With the snow receding, green vegetation is a welcome sight, but that green may warrant a closer look. For forest and woodlot owners, garlic mustard, Alliaria petiolate, is an early green in need of control before it takes control of the whole forest understory. With its historical roots in Europe, garlic mustard doesn't have any native natural controls here in the U.S. Given its real roots exuding the chemicals that alters the soil and discourages mycorrhizal fungi and native plants, this biennial can quickly become a monoculture. Since each plant is a prolific seed producer and seeds readily stick to shoes and wildlife, it doesn't take long for garlic mustard to spread. By July garlic mustard starts dropping its seeds and continues to do so through early fall.

If you discover garlic mustard, it's important to eradicate it before it spreads. It is easy to pull particularly in moist soil. Schools and young people have successfully pulled garlic mustard as it seems to be enjoyed as a competition of who can pull the most. If they don't get all the roots, the plants may grow back; however, research has suggested that they may not have time to seed out that season. Obviously, it's best to get the roots to avoid the risk of ambitious regrowth and seed production.

Larger patches of garlic mustard may be controlled with herbicide. However, herbicides can do collateral damage to nearby native plants. In garlic mustard monocultures, various herbicides can be effective although it is important to use a selective herbicide to avoid damage to native grasses. Some research has suggested that if large garlic mustard monocultures are left alone, they will in many years decline in numbers. In some areas that may make sense however in West Central Wisconsin where garlic mustard has not spread that widely, "letting the plant go" will allow the plant to spread to other areas. One issue is that there is virtually no way to prevent animals from tracking through a huge area and transporting seeds to other shady or disturbed sunlit areas. Similarly, there is not adequate research to suggest the consistency of response, the length of time necessary for population reduction, and the impact of long-term monocultures.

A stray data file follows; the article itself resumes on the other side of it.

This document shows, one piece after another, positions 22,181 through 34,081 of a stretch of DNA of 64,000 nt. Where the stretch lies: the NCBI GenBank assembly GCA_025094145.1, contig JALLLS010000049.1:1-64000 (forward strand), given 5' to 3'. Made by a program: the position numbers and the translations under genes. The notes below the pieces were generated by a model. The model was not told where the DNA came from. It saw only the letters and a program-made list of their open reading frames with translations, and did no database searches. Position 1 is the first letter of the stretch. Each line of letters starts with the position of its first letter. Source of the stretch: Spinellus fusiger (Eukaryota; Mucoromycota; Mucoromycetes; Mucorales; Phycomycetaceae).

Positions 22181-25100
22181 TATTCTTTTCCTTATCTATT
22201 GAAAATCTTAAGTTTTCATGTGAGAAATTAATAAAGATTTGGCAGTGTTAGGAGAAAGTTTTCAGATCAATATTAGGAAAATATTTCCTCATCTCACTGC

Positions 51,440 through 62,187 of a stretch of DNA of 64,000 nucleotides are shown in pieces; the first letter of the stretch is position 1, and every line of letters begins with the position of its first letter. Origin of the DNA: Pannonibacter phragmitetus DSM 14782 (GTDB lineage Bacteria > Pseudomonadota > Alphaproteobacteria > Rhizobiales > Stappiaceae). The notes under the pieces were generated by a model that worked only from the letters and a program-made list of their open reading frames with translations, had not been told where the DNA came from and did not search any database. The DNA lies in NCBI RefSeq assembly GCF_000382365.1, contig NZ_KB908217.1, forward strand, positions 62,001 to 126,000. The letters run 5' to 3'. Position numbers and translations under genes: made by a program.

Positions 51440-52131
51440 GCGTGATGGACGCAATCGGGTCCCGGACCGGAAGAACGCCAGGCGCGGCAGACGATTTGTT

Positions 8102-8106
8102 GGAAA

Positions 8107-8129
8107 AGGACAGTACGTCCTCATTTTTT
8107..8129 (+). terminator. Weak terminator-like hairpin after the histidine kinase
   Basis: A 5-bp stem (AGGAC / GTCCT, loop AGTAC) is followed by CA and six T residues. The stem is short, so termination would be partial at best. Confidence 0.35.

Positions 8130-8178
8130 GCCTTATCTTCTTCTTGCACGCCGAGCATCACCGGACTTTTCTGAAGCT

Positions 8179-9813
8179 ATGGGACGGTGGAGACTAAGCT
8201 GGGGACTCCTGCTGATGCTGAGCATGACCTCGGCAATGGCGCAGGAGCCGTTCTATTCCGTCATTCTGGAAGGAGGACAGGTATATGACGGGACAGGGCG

Several "natural enemies" of garlic mustard have been located in its native lands and researchers starting in 1998 have been studying which insect would specifically need garlic mustard to survive and reproduce. A root mining weevil, named Ceutorhynchus scrobicollis, was found to be specific to garlic mustard. It has gone through considerable testing nevertheless further agency reviews are in process before approval will be given for release of this bio-control option in the United States. This offers future hope for those large monocultures of this invasive plant. In the meantime, we should remove all garlic mustard plants or at least the second-year plants before they set seeds. If second year plants have already created a seed bed in the past, then removing or spraying plants is strongly encouraged for the few years (up to five) to deplete the seed bed. This can seem daunting, but the reward is a diverse native landscape. For help with plant identification and further information about invasive species contact Lower Chippewa Invasive Partnership at 715-539-2766 or lcinvasives@gmail.com.